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3.3 Final block length

Because Hazuki operates in 16 byte blocks, the final input block needs to be padded for encryption if it’s not already 16 bytes long. To determine the actual size of the final block for decryption, a single byte it appended to the end of the file. This byte contains a nonzero value from 1 to 15 if the final block is not 16 bytes long. If the final block is an even 16 bytes, this value will be zero.

This final block length byte is not encrypted in any way. In earlier designs, there were many variations where the file length, the final block length, or some other indication of where to truncate the output were stored encrypted somehow. All of these has the same weakness: while the file contents are expected to be fairly unpredictable, the file length is much easier to guess, and by storing the encrypted length, that becomes a known plaintext that an attacker can use.

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3.4 Block operation

Hazuki operates in cipher-block chaining mode, meaning the ciphertext of the previous block is XORed with the plaintext of the current block before encryption. For the first block, salt is XORed with plaintext (See section Salt). Any change in an earlier part of the input (including salt), will affect all subsequent output.

Thus, even if the input file consists of identical 16 byte blocks repeated over and over, all output blocks will be different. Due to random salt and cipher-block chaining, encrypting the same file twice will produce two different output files.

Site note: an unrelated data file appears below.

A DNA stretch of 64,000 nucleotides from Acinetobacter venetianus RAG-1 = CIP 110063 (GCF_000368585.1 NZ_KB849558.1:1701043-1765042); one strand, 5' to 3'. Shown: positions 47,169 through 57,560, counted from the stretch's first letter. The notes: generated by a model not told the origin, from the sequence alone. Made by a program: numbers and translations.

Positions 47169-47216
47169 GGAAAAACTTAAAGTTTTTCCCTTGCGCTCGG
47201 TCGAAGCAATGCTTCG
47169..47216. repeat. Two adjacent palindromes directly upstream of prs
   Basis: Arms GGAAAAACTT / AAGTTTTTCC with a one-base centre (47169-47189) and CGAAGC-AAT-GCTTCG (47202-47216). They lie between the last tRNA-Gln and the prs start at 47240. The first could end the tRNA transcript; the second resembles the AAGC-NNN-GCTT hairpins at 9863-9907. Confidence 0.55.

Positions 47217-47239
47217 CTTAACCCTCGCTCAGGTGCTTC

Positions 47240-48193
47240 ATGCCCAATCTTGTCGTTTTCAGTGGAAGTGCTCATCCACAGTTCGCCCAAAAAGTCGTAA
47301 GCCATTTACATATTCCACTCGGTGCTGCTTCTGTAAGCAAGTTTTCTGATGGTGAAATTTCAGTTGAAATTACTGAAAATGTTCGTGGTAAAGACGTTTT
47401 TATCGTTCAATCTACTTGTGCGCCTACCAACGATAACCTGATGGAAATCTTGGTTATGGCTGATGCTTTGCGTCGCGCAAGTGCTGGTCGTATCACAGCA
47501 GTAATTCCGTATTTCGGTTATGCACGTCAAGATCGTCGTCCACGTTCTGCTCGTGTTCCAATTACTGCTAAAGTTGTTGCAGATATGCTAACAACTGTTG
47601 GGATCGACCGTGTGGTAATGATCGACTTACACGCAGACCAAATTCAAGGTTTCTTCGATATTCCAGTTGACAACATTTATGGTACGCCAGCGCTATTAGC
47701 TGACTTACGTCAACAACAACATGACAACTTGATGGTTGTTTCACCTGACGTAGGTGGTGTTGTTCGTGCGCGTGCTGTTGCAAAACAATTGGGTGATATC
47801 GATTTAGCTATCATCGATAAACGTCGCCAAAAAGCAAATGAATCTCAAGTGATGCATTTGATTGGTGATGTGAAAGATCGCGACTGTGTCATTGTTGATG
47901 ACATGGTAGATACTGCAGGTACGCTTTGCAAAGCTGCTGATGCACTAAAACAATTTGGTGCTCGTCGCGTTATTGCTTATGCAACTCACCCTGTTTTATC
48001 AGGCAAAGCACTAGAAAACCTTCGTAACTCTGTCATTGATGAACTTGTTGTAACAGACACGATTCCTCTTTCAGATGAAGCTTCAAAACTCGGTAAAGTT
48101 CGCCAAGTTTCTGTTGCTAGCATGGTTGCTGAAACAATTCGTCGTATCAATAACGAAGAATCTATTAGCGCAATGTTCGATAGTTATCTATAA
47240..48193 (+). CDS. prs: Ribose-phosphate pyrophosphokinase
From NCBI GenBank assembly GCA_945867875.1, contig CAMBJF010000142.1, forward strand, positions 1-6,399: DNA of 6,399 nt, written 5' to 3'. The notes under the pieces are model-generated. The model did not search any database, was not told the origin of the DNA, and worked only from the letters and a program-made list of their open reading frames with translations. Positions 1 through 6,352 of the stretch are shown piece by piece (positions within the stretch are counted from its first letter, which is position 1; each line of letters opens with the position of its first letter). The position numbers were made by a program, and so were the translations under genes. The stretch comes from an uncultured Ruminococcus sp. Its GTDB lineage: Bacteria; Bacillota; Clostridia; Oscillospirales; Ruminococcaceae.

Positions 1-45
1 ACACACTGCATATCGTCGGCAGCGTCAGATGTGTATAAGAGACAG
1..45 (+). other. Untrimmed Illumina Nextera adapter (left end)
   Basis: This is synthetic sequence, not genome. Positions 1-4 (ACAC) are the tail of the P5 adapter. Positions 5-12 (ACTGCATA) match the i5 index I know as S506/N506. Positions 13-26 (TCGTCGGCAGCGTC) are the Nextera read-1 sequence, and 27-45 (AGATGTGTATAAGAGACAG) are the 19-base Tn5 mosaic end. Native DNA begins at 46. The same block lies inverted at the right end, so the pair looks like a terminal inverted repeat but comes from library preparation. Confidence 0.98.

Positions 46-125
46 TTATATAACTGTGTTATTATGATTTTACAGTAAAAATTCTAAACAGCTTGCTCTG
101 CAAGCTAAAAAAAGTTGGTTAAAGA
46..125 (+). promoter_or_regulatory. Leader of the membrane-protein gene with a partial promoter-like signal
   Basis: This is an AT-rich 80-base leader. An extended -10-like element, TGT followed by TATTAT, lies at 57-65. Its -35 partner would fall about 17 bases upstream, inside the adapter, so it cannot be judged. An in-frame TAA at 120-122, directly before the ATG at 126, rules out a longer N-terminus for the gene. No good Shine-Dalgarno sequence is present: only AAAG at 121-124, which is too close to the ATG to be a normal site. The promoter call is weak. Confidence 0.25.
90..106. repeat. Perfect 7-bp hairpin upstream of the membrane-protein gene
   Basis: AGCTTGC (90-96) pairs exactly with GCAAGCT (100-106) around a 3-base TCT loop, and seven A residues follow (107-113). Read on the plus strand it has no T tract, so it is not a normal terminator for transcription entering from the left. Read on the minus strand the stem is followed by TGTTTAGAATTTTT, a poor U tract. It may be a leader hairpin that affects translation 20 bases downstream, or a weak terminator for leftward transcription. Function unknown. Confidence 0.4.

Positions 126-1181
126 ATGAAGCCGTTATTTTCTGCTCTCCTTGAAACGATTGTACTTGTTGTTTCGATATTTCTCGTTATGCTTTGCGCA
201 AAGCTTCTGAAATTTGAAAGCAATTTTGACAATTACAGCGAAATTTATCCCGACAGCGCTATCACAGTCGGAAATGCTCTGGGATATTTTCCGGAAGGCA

For decryption, a copy of the ciphertext for each block is saved before decrypting that block, and the saved ciphertext will be used to decrypt the next block. Because of this property, if the encrypted file is corrupted, only the corrupted block plus the one following block will fail to decrypt, all subsequent blocks will still decrypt correctly.

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3.5 Cipher

The heart of Hazuki is a 128-bit block cipher. This cipher is a substitution-permutation network, with similar constructions as the Serpent cipher. In fact, the permutation part is copied directly from Serpent.

The substitution parts (also known as s-boxes) are unique to Hazuki. These are 8 bit s-boxes with the following qualities:

The second item is not found in the original Serpent design, probably because it doesn’t matter too much for 4-bit s-boxes. My thinking is this: if we have a s-box with more than one cycle, such as the following:

1 -> 2 -> 3 -> 1
4 -> 5 -> 4

Then it’s possible to determine which group an input is in. In the example above, a byte is either in the 1-2-3 group or the 4-5 group regardless of the number of substitutions that are applied, and this is a weakness that reduces the range of the substitutions. S-boxes used by Hazuki do not have this weakness.

Hazuki applies 16 different s-boxes for encryption, in the following sequence:

xor key 1 -> apply sbox 1 -> permute
xor key 2 -> apply sbox 2 -> permute

The default setting for Hazuki is 64 encryption rounds, so each s-box is used 4 times.

There are actually 9 sets of 16 s-boxes defined. Hazuki selects one set from the first 8 depending on current moon phase, and use the last set for key schedule. Because each moon phase results in a completely different set of 16 s-boxes, a different moon phase results in a different cipher. This adds 3 bits to the encryption strength.